We are a job shop that was asked to powder coat billet aluminum parts for a customer. The customer asked if the cure cycle will affect the physical properties of the billet aluminum?

Yes, the cure cycle can adversely affect the strength of the material. Peak substrate temperatures should be below 300°F--ideally 275°F. Aluminum billet material and/or alloys change crystal structure at about 410°F. The crystalline realignment at 410°F causes the previous ductile aluminum to become brittle.

The Aluminum Association Inc. describes it this way: Heating aluminum alloys above 275°F causes granular rearrangement of the metallurgical structure resulting in a significant change of bulk properties. Essentially, the tensile strength of the metal is dramatically lowered, much like a stress relief anneal on a steel piece would do.

Consequently, the resultant substrate is not as strong, nor will pressure vessels made of such treated aluminum (e.g., scuba tanks) hold near the pressure that they were originally rated for.

Standards Play Limited Role in Expectations

I am trying to locate a national standard (ASTM, SSPC, Federal Spec, etc.) for specifying powder coating for small coil springs (7.5 inches free length, 1.5 inches coil outside diameter, and a wire size of 1/8 inch). When installed, these springs will be exposed to a seacoast environment in Florida.

The standards you reference above are a good starting point for specifying how to run a specific test or how to evaluate results. It is important to remember, however, that these standards generally recommend how tests are set up and performed. They don't specify expectations or failure rate. It is up to the end customer to determine what is acceptable.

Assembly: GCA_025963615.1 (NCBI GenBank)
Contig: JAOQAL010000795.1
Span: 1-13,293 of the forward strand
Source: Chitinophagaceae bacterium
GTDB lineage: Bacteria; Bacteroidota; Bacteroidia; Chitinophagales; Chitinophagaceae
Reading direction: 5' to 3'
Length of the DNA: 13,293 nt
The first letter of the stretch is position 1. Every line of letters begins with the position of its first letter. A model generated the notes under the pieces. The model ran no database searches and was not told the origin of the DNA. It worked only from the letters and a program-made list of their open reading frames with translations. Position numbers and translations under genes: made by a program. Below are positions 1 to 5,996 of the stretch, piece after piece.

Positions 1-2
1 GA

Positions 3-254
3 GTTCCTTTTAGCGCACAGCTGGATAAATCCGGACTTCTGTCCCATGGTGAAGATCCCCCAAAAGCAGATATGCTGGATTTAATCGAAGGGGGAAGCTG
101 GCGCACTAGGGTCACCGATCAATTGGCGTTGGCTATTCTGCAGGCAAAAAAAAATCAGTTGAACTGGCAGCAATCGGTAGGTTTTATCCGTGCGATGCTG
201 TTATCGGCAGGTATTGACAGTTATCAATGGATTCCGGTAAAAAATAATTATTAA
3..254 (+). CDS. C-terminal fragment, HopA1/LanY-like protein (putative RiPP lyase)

The end needs of customers are so varied that a universal standard of what is acceptable would be impossible to define. There are just too many unique circumstances to consider. That is why end customers must determine what quality they are willing to accept and what they are willing to pay.

Your vendors will be more than happy to assist you in setting up the specs. Since they have an understanding of your exact operation and the equipment that you have, they will also be able to estimate what your powder coating line is capable of.

Another starting point may be to find specs from a similar industry and use them as a guide.

Typical items that are included in a powder spec are: coating type, film thickness, color, gloss, hardness, salt spray testing (hours, creepage), QUV (color, gloss), preferred pretreatment, chemical resistance, humidity and chip resistance.

Premature Coating Deterioration

We are a building contractor based in Northern Ireland. We have fitted powder coated aluminum gutter and downpipes and powder coated mild steel handrails to a building situated on an exposed marine environment in Northern Ireland. The items have been exposed to the elements for approximately 18 to 24 months. The powder coating has deteriorated and broken down on various items. Can you give us any advice or information as to why the coating may have broken down in such a short time?

Assuming that you and your vendors have selected a powder that is suitable to your conditions, there are several things that can contribute to a coating breaking down over time. It is extremely important that the substrate is clean and corrosion-free before being coated. Even the smallest amount of corrosion can cause problems over time if it is not properly removed before coating.

When the items were installed out in the field, it is possible they were drilled and mechanically fastened to walls and concrete pads. This drilling may have allowed for an entry point for moisture and the elements directly to the raw substrate. Over time, the elements reacting with the substrate will cause corrosion to creep under the coating and cause delamination of the powder coating.

When items are installed in the field, it is recommended that any areas of the substrate that are exposed because of drilling, etc., are sealed after installation is complete. This can be done in various ways, including weatherable caulk and liquid paint touch-up. As a final precaution, we recommend that the sealed items be inspected once installation is completed and then periodically for the duration the items are out in the field.

Michael Wittenhagen is a senior technical service representative with DuPont Powder Coatings.